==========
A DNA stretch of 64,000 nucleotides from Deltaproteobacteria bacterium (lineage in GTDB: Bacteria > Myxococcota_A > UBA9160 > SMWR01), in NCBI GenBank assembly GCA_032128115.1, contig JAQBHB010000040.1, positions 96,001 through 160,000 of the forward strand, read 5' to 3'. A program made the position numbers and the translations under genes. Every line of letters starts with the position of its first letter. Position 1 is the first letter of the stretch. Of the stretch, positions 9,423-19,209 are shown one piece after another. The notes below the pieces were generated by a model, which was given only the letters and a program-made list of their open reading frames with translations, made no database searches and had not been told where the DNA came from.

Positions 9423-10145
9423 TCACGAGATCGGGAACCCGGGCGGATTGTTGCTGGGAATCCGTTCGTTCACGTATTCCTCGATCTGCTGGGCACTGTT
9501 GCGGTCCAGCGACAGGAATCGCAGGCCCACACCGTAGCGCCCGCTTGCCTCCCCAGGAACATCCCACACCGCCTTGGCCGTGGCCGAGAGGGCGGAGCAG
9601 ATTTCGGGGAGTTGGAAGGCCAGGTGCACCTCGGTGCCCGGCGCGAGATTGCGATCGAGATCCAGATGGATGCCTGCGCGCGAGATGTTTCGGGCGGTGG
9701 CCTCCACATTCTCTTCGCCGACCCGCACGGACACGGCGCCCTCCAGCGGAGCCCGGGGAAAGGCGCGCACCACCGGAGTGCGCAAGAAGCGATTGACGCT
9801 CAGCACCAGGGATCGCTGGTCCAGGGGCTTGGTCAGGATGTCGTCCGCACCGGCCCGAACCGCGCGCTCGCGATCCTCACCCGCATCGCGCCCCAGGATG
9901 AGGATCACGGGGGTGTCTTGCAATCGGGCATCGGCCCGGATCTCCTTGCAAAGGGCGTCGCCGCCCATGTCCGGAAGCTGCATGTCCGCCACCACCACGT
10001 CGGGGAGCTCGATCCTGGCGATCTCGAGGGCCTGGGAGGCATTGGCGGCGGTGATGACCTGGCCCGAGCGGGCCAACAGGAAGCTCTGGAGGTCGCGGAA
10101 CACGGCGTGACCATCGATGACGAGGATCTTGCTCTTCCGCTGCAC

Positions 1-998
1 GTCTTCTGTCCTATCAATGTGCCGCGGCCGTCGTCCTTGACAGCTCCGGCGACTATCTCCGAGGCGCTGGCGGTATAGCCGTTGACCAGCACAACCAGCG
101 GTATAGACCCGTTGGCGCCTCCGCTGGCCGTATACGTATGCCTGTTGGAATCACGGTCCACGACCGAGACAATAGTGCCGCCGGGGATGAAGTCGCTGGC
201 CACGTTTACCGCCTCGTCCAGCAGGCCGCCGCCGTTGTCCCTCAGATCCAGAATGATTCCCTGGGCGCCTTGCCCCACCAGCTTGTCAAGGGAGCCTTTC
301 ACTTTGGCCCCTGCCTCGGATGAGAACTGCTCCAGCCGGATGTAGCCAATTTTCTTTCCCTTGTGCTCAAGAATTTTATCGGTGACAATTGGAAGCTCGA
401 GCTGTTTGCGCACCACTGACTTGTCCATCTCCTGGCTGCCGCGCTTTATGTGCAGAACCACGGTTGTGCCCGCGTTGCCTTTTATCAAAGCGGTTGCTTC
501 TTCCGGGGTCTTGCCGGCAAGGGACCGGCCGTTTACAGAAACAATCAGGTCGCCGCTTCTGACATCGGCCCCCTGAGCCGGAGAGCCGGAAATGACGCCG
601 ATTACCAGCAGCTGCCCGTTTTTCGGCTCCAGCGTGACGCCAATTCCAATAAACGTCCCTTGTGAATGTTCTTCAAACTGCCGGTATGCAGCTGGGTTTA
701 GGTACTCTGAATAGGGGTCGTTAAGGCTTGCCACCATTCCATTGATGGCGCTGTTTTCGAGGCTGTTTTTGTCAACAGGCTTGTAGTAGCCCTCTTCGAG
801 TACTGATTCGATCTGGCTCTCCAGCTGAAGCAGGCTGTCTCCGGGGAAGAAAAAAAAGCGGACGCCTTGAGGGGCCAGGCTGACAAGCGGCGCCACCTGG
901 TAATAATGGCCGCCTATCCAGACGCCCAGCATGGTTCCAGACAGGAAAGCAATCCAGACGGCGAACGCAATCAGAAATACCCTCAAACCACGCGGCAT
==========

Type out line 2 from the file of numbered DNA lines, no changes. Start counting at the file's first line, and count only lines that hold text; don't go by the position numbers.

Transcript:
Positions 9423-10145